Château Kirwan

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Label for the anniversary of the ownership of Château Kirwan by Schröder and Schÿler
Merlot berries on the sorting table at Château Kirwan

The Château Kirwan is one of the most famous wineries in the Médoc in the Bordeaux wine-growing region . It is located in the municipality of Cantenac, which belongs to the area of ​​the Margaux appellation in the Médoc. In the Bordeaux classification in 1855, the estate was awarded third place ( Troisième Cru Classé ).

The vineyards are in the immediate vicinity of Château Desmirail and Château Prieuré-Lichine . The vines have an average age of 27 years and are divided into the grape varieties Cabernet Sauvignon (40%), Merlot (30%), Cabernet Franc (20%) and Petit Verdot (10%). The Grand Vin matures in barriques for 18 months , one third of which is renewed annually.

The second wine of the estate is called Les Charmes de Kirwan .


The origin goes back to a noble estate Lasalle in the 17th century. At the beginning of the 18th century it was bought by the British wine merchant John Collingwood, whose daughter married the Irishman Mark Kirwan, who gave the estate its current name in 1775. On the occasion of a visit to Bordeaux, the later US President Thomas Jefferson (1743-1826) visited Château Kirwan (Jefferson described the estate under the name Quirouen ) and classified it in the second category . After several changes of ownership, it was bought by the Schröder and Schÿler company in 1925; the Schÿler family still owns shares today. The estate is currently run by Yann, Natalie and Sophie Schÿler. Between 1991 and 2001, advice was sought from the renowned oenologist Michel Rolland and since then extensive investments have been made in the cellar. Jacques Boissenot was later hired as an accompanying oenologist.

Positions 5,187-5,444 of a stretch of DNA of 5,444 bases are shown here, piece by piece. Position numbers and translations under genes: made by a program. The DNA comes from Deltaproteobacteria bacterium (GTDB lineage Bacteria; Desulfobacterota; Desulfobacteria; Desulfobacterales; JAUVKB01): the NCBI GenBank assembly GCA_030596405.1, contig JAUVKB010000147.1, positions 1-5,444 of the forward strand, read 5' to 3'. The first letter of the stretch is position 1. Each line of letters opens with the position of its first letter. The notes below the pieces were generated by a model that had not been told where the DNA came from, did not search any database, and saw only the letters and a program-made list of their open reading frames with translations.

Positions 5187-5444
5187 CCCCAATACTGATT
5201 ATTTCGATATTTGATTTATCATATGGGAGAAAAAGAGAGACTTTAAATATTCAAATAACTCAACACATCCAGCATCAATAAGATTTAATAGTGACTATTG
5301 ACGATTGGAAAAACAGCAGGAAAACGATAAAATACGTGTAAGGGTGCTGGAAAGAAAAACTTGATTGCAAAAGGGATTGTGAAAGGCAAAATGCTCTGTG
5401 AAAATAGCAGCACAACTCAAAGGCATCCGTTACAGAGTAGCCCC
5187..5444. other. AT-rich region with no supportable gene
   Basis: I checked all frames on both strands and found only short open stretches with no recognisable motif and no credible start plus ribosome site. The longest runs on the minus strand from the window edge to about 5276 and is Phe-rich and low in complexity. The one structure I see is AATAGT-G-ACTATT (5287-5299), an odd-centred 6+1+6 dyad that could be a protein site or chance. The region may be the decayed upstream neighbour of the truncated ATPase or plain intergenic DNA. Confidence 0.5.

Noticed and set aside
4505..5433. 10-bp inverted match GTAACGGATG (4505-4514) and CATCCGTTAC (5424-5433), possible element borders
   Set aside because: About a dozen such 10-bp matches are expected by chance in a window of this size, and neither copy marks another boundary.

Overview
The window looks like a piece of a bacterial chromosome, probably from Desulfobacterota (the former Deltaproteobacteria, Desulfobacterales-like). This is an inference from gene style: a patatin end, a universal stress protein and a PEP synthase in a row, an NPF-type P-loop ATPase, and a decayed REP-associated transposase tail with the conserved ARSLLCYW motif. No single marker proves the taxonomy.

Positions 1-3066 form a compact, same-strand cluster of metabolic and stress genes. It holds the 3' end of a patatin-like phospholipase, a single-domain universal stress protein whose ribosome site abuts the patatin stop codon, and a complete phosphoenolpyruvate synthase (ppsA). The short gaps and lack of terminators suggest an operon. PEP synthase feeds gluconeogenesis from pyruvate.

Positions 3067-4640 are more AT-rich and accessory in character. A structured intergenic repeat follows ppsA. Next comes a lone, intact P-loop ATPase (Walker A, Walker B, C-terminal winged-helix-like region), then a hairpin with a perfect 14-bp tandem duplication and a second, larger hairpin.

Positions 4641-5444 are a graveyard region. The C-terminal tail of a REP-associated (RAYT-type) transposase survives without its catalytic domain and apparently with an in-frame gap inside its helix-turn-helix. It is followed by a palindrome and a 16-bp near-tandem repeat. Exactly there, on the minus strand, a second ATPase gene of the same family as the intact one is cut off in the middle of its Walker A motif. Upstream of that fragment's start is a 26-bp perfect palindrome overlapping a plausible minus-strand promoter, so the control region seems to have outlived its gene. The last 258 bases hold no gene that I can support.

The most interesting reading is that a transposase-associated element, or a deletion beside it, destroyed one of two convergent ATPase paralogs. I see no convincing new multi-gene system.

Individual evidence

  1. ^ Memoir, Correspondence, And Miscellanies, From The Papers Of Thomas Jefferson, Gutenberg Project

    “Of red wines, there are four vineyards of the first quality; viz. 1. Chateau Margau, belonging to the Marquis d'Agincourt, who makes about one hundred and fifty tons, of one thousand bottles each. He has engaged to Jernon, a merchant. 2. La Tour de Segur, en Saint Lambert, belonging to Monsieur Miresmenil, who makes one hundred and twenty-five tons. 3. Hautbrion, belonging to two thirds to M. le Comte de Femelle, who has engaged to Barton, a merchant: the other third to the Comte de Toulouse, at Toulouse. The whole is seventy-five tons. 4. Chateau de la Fite, belonging to the President Pichard, at Bordeaux, who makes one hundred and seventy-five tons. The wines of the three first, are not in perfection till four years old: those of de la Fite, being somewhat lighter, are good at three years; that is, the crop of 1786 is good in the spring of 1789. These growths, of the year 1783, sell now at two thousand livres the ton; those of 1784, on account of the superior quality of that vintage, sell at twenty-four hundred livres; those of 1785, at eighteen hundred livres; those of 1786, at eighteen hundred livres, though they had sold at first for only fifteen hundred livres. Red wines of the second quality, are Rozan, Dabbadie or Lionville, la Rose, Quirouen , Durfort; in all eight hundred tons, which sell at one thousand livres, new. The third class, are Galons, Mouton, Gassie, Arboete, Pontette, de Ferme, Candale; in all two thousand tons, at eight or nine hundred livres. After these, they are reckoned common wines, and sell from five hundred livres, down to one hundred and twenty livres, the ton. All red wines decline after a certain age, losing color, flavor, and body. Those of Bordeaux begin to decline at about seven years old. "

    - Thomas Jefferson